I got so much closer to all of my teammates, which is going to make leaving next week that much harder, but it’s so cool knowing I’ll have friends in Ireland whenever I want to come back, which I definitely will. I’m really going to miss the whole dynamic of the team too. They are so organized and so freaking good at frisbee, but also humble and the most welcoming group of girls I could have ever hoped for. I never once felt like a temporary player. I was on the starting lineup for the entire tournament, I got more than enough playing time, and my opinions and advice were even taken into account along with everyone else’s.


And now I’m even a little nervous to go back to my team at UPS because I have no idea what I’ll be walking into. It’s quite nerve-wracking walking into a group of people who, as much as you would like to think otherwise, have not been sitting around crying about how much they miss me. Nope, their lives have been moving forward just like mine has and seeing them again will be so exciting, but also a little intimidating. I just can’t believe I leave next Friday, just 8 more days left in Ireland. I’m thrilled because I’ve been gone form home so long and I miss my friends and my hometown and what I consider to be “normal” school. But it’s also sad because there’s a strong chance I’ll never see these people again. I guess that’s why Mark Zuckerberg invented Facebook?


Realizations and Reflections

Time November 19th, 2013 in College Study Abroad | No Comments by

Other than finishing some papers (yay!), I really didn’t do much of anything this past week because I was sicker than usual. It seems that all of us Americans, myself included, have been in a constant state of coughs and sniffles since we arrived in Cork. I may have narrowed the cause down to the pollution, but then again my frisbee coach told me that being sick all the time was Mother Ireland’s way of telling me I need to drink more. He could have a point.

I did, however, go Christmas shopping on Saturday. Cork is beautiful this time of year. Every building is adorned with twinkle lights, every shop window glowing with holly and ornaments. It instantly put me in a good mood, until I realized that I wasn’t home, with the people I love most during the pre-holiday season. At this point, I have less than three weeks left in Ireland before I go home and it’s this awkward in-between feeling because I am finally comfortable here and I have my friends and my routines and everything, but I’ve also been gone from home since May. So as the countdown is starting to get closer and closer to zero, I start to feel more and more ready to hop on a flight home asap.

But along with having a lazy weekend comes the chance to reflect on my experiences over the past several months. I sort of asked myself what I would have missed out on had I not chosen to study abroad. The biggest adventure foregone would have been the WWOOFing and traveling I did all summer. It changed my entire outlook on myself and what I want my life to look like, and that’s not a small thing. My mom would have never had a reason to visit Ireland and she absolutely loved it here! I wouldn’t have met any of the people I know I will have relationships with long after this whole thing is over, including someone from my school back home! I never would have been this challenged to get out of my own way and out of my own comfort zone. And just knowing that I can is enough to make even the moments when I was cripplingly depressed and homesick, completely worth it. I never would have stood on the edge of Ireland’s northern coast. I never would have walked through gorges and kayaked in a fjord. I never would have known about the Northern Ireland conflict. I would still be a mediocre frisbee player. And had I been at UPS instead of Ireland, there is no telling what things could have gone wrong. There is simply no way for me to know if I would actually have liked being home better than being in Ireland. Sure, I missed my friends a lot, but I’ll see them soon enough. And despite the painful realization I came to this weekend that life back home does indeed carry on when I’m not there, that my friends build stronger relationships with the people who are actually there with them while mine stays stagnant, I have to trust that they miss me nearly as much as I miss them. And like I said, I’ll be home soon enough, no need to rush it.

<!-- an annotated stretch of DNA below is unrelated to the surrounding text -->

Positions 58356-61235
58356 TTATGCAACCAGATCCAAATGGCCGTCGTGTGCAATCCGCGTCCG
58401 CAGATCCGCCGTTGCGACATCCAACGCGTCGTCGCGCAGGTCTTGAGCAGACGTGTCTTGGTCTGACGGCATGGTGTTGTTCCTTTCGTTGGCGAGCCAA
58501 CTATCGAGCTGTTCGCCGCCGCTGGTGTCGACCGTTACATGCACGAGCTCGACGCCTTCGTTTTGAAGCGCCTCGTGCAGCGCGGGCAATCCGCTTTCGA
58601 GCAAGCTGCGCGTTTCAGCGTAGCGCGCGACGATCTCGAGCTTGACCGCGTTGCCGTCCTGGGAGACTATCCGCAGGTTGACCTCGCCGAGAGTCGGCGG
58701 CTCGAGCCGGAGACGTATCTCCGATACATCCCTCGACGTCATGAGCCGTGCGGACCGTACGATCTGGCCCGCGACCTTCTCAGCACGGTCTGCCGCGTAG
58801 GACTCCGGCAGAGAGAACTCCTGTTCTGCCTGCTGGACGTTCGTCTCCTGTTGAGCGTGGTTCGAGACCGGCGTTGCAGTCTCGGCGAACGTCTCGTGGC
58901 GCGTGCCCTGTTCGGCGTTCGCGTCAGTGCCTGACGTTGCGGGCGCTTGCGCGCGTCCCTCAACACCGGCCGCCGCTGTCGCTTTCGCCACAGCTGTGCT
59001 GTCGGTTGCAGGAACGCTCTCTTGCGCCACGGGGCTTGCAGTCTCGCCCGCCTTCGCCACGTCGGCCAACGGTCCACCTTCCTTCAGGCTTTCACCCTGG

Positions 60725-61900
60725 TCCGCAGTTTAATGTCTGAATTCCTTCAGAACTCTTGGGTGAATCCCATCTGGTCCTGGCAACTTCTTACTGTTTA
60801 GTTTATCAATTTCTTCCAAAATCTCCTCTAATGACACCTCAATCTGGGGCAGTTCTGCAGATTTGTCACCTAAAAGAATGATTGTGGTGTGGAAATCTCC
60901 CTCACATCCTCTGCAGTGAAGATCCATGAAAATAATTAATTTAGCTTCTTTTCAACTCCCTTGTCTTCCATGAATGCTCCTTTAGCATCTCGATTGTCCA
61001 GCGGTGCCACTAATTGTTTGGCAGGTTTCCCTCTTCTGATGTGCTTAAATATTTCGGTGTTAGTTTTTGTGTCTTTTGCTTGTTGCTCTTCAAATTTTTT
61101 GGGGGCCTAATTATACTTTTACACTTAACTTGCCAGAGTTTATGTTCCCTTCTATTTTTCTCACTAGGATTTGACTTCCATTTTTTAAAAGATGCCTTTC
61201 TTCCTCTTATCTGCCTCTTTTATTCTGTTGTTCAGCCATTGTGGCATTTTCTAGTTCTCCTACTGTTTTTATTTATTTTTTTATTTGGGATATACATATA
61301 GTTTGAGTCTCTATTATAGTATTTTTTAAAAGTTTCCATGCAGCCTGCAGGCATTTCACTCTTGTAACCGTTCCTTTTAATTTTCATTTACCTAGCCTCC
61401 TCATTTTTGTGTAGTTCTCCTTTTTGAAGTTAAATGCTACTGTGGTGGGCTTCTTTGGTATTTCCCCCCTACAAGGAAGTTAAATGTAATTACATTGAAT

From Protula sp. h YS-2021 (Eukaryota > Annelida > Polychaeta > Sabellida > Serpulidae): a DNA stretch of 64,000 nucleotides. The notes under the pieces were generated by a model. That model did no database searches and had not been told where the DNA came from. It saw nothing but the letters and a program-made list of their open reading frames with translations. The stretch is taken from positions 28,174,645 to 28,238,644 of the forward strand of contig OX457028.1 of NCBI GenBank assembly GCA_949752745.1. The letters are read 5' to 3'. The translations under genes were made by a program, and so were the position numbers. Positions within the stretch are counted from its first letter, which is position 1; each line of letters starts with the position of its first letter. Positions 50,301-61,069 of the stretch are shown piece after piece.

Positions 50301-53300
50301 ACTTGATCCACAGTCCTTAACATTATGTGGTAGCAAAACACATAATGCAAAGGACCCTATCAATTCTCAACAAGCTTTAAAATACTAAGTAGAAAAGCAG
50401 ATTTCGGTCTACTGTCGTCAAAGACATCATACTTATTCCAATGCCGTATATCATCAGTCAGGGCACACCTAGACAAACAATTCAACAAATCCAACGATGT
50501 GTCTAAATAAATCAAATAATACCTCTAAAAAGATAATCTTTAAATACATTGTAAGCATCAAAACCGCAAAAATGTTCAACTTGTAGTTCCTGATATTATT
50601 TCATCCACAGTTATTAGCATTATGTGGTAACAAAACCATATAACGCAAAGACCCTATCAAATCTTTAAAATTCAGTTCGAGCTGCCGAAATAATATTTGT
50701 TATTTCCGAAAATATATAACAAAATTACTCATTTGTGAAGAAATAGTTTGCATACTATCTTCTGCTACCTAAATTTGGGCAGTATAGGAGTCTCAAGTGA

A New Kind of Craic

Time November 12th, 2013 in College Study Abroad | No Comments by

For some as of yet unexplainable reason, I have been extremely resistant to conforming to the Irish youth’s idea of fun: clubbing. I have never really liked dancing, both because of the surrounding atmosphere and because I’m the least rhythmical person I know. I also abhor the prospect of having my arse slapped by a stranger who is foolish enough to think my body is just something for him to grope and grind on. Call me old-fashioned, but I just think a Saturday night well-spent is one with a good book and a warm cuppa.

But last Thursday I tried something new because, after all, why else did I come to Ireland if not to have new and oftentimes unusual experiences? Turns out, clubbing can be fun if you’re with the right people and, more importantly, in the right mood. I danced, I sang, I drank, I ate (over-priced) chips on the steps of a government building, and I walked…and walked…and walked. And overall I had a surprisingly great time! And it only took me 2 months to realize that trying new things doesn’t have to arouse discomfort. I’m learning, I’m evolving, and I’m experiencing; and that’s exactly why I came to Ireland.


The North

Time November 5th, 2013 in College Study Abroad | No Comments by